Eliza Thornberry is not your ordinary kid. It's not just because she travels the world in an RV with her parents Nigel and Marrianne, famous nature show hosts. Eliza is doubly unique ... See full summary »
The everyday life of Arnold, a 4th-grader in a nameless city that resembles Brooklyn, New York, who lives in a multi-racial boarding house with his grandparents and a motley assortment of neighbors and friends.
Jamil Walker Smith,
Wishes come true in Rugrats in Paris The Movie, and love makes its way into the hearts of those young, old and overseas. Chuckie's dad, Chazz, starts dating again, and it's Chuckie's wish to find a new mom. When Stu Pickles is summoned to Reptarland, an amazing new amusement park in Paris, to work on his Reptar invention, Tommy, Chuckie, Angelica, Phil, Lil, Dil, Didi and the whole gang tag along to the city of romance. But the Rugrats' big adventure turns out to be more than glamour, fashion and smelly cheese. Chuckie learns that when it comes to princesses and potential mommies, things are not always what they seem, and for Chazz, finding the right woman can be difficult in any language. As the Rugrats' travels take them from the Eiffel Tower to Notre Dame and everywhere in between, the world's favorite babies learn new lessons about courage, loyalty, trust and above all, true love. Written by
The Rugrats visit Paris -- and Paris will never be the same.
With lots of fun references to other movies (`Godfather' being the best homage) `Rugrats in Paris' is a good time for all.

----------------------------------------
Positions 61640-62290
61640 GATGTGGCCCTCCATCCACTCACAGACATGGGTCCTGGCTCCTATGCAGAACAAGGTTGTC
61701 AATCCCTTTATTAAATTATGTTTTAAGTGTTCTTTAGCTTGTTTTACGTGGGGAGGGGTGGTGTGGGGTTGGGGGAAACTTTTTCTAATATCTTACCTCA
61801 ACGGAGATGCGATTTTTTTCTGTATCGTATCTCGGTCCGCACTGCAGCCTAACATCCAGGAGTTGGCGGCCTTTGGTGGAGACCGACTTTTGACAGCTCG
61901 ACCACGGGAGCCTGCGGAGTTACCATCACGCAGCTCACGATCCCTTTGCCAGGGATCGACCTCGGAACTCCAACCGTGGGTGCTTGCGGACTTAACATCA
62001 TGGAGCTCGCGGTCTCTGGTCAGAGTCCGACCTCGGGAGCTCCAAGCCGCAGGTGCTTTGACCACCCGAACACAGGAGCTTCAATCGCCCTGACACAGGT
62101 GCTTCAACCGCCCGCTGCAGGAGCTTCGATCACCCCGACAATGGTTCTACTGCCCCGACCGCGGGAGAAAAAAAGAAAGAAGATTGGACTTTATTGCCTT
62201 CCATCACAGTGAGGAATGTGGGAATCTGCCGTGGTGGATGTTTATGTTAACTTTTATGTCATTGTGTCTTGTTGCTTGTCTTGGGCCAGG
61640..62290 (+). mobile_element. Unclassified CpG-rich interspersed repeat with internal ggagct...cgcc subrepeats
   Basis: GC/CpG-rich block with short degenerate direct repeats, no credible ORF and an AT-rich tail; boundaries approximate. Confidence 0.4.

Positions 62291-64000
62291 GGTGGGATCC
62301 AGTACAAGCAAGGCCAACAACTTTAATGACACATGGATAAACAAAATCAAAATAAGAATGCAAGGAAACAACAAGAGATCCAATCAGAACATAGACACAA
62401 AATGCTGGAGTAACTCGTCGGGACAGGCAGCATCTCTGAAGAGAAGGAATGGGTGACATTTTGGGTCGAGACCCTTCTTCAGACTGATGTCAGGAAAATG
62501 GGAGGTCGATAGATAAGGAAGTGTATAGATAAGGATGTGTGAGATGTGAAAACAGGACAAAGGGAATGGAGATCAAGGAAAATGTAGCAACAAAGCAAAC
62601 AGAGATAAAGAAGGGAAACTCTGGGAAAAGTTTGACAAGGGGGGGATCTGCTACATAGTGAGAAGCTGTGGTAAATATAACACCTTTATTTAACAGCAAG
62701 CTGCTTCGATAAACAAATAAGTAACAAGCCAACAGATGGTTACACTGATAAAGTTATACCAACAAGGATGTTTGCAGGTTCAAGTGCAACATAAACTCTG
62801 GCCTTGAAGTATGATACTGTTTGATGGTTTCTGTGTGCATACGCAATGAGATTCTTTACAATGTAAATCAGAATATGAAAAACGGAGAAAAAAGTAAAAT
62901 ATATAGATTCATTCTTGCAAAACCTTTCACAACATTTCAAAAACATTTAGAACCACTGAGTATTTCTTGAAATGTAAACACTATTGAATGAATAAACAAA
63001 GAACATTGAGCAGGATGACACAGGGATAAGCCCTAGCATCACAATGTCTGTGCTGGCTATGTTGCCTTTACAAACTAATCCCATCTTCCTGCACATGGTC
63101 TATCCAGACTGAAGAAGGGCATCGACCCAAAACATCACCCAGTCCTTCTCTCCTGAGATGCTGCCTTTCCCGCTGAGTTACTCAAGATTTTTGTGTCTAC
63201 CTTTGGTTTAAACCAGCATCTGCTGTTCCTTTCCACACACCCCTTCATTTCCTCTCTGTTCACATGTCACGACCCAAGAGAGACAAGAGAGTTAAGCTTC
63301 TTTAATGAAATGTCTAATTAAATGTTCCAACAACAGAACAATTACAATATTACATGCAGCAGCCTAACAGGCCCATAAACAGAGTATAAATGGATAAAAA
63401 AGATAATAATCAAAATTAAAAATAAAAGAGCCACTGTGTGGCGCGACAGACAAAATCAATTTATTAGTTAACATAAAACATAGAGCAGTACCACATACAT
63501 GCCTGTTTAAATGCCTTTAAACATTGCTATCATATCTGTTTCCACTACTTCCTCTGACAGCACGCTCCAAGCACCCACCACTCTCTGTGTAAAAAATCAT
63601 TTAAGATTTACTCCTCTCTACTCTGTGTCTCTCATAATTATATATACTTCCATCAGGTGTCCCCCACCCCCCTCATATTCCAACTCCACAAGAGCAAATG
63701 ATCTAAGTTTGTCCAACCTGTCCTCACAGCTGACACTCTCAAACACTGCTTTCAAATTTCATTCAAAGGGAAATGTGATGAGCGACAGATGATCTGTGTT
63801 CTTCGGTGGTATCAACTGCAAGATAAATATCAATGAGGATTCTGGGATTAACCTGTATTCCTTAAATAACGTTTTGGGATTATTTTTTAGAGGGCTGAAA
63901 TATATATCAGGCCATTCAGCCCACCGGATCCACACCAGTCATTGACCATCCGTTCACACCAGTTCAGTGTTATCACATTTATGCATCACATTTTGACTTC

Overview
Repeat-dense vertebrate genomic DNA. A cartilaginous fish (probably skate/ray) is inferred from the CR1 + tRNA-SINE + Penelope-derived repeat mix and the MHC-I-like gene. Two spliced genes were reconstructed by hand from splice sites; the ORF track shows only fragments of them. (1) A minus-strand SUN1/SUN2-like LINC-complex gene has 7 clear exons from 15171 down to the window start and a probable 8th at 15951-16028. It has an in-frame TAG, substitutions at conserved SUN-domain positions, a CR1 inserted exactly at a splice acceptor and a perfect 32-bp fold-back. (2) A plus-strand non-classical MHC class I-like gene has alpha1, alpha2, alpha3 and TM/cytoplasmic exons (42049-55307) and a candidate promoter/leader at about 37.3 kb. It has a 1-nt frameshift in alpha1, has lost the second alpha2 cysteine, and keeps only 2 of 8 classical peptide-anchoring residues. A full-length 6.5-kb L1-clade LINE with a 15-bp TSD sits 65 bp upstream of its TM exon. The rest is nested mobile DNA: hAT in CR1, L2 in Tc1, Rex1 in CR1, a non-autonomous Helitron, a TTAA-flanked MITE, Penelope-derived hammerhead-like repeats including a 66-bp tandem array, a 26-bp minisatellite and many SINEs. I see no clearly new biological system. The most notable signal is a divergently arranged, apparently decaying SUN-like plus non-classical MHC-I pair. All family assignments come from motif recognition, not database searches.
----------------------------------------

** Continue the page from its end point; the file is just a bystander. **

The animation in this film is not as flashy as in the first `Rugrats' movie that came out in 1998 but because of that it works all that much better. It is more simplistic, less dark and much more in the vein of the Nickelodeon cartoon series.
It also has a few breakthrough moments: why Chuckie doesn't have a Mom, Chuckie's first word (at least the first word understandable by adults) and actual empathy by Angelica for another person's feelings.
That is why I continue to watch the `Rugrats' both on television and in their movies: unlike so many other cartoon characters they continue to evolve and grow though I hope they never truly grow up.
In addition to the usual voices used in the Nickelodeon series the addition of Debbie Reynolds, Susan Sarandon, John Lithgow and Casey Kasem make this film version just that much better. Especially Susan Sarandon who plays the scheming Coco LaBouche' a real star turn if ever there was one.
There are a few scary moments that children of the actual age that the Tommy, Chuckie, Phil and Lil are supposed to be might find to be a little too much but the overall film has a lot of warm, fuzzy moments that, as is the standard for all the Rugrats' productions, teach a good lesson without hitting you over the head with it.
There is pathos, sweetness, redemption, scariness and just the right amount of humour to make this a film that all the family should see.
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